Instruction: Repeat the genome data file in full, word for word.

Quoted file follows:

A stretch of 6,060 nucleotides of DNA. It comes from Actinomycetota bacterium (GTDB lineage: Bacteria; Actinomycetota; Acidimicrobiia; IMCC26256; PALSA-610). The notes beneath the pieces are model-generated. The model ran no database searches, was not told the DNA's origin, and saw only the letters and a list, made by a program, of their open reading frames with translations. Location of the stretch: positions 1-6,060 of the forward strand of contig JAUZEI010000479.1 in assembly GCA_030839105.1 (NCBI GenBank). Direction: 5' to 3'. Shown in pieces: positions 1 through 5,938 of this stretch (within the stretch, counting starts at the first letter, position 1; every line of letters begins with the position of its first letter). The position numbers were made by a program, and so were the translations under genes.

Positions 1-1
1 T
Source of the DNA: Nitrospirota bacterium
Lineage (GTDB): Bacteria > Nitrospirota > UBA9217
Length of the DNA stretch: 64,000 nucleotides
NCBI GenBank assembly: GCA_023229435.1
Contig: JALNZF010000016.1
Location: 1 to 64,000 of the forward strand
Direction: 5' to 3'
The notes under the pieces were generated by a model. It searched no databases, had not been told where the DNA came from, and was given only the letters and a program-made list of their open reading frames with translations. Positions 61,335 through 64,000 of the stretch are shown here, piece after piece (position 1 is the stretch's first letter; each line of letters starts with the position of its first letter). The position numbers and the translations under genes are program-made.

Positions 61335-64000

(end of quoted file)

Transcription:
A stretch of 6,060 nucleotides of DNA. It comes from Actinomycetota bacterium (GTDB lineage: Bacteria; Actinomycetota; Acidimicrobiia; IMCC26256; PALSA-610). The notes beneath the pieces are model-generated. The model ran no database searches, was not told the DNA's origin, and saw only the letters and a list, made by a program, of their open reading frames with translations. Location of the stretch: positions 1-6,060 of the forward strand of contig JAUZEI010000479.1 in assembly GCA_030839105.1 (NCBI GenBank). Direction: 5' to 3'. Shown in pieces: positions 1 through 5,938 of this stretch (within the stretch, counting starts at the first letter, position 1; every line of letters begins with the position of its first letter). The position numbers were made by a program, and so were the translations under genes.

Positions 1-1
1 T
Source of the DNA: Nitrospirota bacterium
Lineage (GTDB): Bacteria > Nitrospirota > UBA9217
Length of the DNA stretch: 64,000 nucleotides
NCBI GenBank assembly: GCA_023229435.1
Contig: JALNZF010000016.1
Location: 1 to 64,000 of the forward strand
Direction: 5' to 3'
The notes under the pieces were generated by a model. It searched no databases, had not been told where the DNA came from, and was given only the letters and a program-made list of their open reading frames with translations. Positions 61,335 through 64,000 of the stretch are shown here, piece after piece (position 1 is the stretch's first letter; each line of letters starts with the position of its first letter). The position numbers and the translations under genes are program-made.

Positions 61335-64000